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section heading icon     issues and conundrums

This page considers particular privacy issues.

It covers -

subsection heading icon     introduction

Information is the primary commodity in the information economy.

As a result disagreement about privacy - who controls much of that information - is a central feature of debate about regulation of cyberspace. It is also a key area of uncertainty for business and consumers. 

That uncertainty reflects an innate tension - many consumers want the benefits of being a 'market of one' (which presupposes other entities are familiar with their needs/tastes) without surrendering control of that data. It reflects community ambivalence about the media and celebrity (many people cherish their own privacy but endorse abuses by paparazzi or Megan's Law registers), examined later in this guide and in a supplementary profile.

It also reflects the slow emergence of digital rules of the road - do we rely on legislation (which model), are stories of abuse legitimate, do we develop a brave new lex informatica or instead - as suggested by Stuart Biegel in Beyond Our Control? Confronting the Limits of Our Legal System in the Age of Cyberspace (Cambridge: MIT Press 2001) - build viable national/international regimes by 'muddling through'.

US scholar Lillian Bevier commmented that

privacy is a chameleon-like word, used denotatively to designate a range of wildly disparate interests - from confidentiality of personal information to reproductive autonomy - and connatively to generate goodwill on behalf of whatever interest is being asserted in its name

subsection heading icon     a fundamental right?

Is privacy a fundamental right?

US business advocacy group Privacilla for example answers no

Privacy is actually a value that is protected by the right to control one's personal information. In general, people use their right to property in their persons controlling their actions to protect personal information consistent with their senses of privacy. This is how privacy fits into a scheme of fundamental rights. Privacy results from the exercise of a property right in personal information.

Others distinguish between informational privacy (the "claim of individuals, groups or institutions to determine for themselves when, how, and to what extent information about them is communicated to others") and financial privacy (the "rights of individuals to control the collection, storing, use, and dissemination of information concerning their personal financial affairs by financial institutions and third parties").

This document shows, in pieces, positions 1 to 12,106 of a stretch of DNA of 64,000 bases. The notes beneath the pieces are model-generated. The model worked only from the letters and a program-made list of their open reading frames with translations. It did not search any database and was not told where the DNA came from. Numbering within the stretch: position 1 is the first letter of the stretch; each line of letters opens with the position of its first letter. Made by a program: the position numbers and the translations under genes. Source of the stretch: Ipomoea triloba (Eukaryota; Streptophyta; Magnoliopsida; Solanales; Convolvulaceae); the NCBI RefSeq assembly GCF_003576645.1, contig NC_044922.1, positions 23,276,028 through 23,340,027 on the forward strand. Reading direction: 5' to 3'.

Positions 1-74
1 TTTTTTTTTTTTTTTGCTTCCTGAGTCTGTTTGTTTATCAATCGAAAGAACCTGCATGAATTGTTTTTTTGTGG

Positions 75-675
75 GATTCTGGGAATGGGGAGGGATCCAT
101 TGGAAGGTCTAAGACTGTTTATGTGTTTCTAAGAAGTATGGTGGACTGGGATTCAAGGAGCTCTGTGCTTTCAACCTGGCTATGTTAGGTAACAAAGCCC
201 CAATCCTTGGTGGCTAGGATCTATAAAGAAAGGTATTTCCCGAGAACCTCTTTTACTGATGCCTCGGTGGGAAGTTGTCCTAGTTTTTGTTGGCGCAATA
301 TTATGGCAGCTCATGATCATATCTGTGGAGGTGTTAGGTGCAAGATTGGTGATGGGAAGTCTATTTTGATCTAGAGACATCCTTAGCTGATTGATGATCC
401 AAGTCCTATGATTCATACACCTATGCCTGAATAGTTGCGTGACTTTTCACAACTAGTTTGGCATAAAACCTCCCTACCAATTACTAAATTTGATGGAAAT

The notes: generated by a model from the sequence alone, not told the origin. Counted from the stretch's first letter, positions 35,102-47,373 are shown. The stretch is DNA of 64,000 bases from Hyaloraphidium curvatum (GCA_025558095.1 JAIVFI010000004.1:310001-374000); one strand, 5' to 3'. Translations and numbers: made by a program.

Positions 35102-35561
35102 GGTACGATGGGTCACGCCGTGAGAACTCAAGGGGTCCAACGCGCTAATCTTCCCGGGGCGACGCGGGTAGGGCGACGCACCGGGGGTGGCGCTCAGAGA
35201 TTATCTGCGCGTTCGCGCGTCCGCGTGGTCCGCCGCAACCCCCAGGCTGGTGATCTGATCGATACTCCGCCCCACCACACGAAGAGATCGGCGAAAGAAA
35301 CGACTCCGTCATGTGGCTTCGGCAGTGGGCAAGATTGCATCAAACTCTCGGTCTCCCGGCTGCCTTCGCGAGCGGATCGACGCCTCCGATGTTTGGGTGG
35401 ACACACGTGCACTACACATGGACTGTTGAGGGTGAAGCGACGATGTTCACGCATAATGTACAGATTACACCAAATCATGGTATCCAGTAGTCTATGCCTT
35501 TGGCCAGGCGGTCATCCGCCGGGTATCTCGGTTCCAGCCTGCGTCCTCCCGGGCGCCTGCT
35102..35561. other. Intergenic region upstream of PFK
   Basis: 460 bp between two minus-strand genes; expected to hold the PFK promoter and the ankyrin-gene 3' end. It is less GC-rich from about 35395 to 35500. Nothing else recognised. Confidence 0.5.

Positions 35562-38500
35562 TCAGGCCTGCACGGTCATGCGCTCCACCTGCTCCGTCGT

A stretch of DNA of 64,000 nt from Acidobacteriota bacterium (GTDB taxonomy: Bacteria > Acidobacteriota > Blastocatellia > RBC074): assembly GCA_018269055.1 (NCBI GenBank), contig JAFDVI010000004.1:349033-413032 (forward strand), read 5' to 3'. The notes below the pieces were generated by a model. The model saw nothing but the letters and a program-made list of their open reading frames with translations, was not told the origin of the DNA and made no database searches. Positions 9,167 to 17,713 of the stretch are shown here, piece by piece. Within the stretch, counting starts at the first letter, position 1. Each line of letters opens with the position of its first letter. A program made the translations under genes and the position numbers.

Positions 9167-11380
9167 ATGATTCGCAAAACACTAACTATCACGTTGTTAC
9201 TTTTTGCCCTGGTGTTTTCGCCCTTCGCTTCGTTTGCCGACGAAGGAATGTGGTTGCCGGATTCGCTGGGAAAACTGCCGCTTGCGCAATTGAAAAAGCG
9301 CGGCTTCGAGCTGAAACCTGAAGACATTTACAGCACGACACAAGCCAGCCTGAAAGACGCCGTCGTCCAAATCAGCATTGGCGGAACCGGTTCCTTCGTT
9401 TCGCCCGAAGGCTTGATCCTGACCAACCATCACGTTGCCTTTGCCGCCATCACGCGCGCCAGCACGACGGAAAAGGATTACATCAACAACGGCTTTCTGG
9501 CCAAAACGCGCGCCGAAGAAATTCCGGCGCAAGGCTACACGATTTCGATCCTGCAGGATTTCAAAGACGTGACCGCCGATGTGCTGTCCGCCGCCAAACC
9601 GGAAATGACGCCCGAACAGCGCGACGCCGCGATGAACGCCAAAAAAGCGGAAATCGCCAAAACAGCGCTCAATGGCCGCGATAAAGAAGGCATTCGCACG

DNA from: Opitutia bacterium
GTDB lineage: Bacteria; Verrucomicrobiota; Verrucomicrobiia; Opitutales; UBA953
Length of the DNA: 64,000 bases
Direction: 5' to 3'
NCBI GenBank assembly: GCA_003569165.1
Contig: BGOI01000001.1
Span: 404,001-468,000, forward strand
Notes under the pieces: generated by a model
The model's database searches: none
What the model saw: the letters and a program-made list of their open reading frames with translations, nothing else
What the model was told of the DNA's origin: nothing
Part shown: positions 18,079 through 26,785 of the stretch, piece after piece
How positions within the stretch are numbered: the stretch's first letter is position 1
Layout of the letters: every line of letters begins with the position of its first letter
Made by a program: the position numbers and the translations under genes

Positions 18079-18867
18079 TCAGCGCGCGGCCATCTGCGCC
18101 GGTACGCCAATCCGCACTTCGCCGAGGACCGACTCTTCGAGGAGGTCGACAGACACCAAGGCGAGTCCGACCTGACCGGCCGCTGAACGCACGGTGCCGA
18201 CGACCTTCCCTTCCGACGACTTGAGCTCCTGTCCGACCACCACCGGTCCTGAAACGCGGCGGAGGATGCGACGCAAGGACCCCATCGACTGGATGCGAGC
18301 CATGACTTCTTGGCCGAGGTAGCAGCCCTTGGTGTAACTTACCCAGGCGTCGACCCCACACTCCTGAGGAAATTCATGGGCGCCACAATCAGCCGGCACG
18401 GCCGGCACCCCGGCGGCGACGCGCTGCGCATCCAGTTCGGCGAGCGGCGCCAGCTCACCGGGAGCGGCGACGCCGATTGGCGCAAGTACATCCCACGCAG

Some advocates, particularly in dealing with emerging technologies such as RFIDs, have taken an overly bleak of regulatory regimes (in particular articulation of principles in privacy law) and the preparedness of some consumers to commoditise their privacy.

One Australian pundit accordingly commented in 2004 that

Existing privacy laws are almost entirely limited to the data privacy, and provide zero protection for the other dimensions of privacy of the person, privacy of personal behaviour, and privacy of personal communications.

Data protection laws were not motivated by human rights, but were created to protect business and government administration from interference by complainants about invasions of privacy. You can see this by reading the preamble to the OECD Guidelines, and the second reading speeches of the various statutes, and of course by reading publications that catalogue the vast array of inadequacies of such laws.

Data protection laws are frozen in the 1970s, and do not deal with technologies that have developed, or been further developed since then.

Online privacy is likely to be contentious for at least a generation. We can expect to see successive legislative amendments and industry codes, punctuated by examples of bad practice in how information is collected, utilised and disseminated. Our advice to clients is to be aware of issues and act strategically.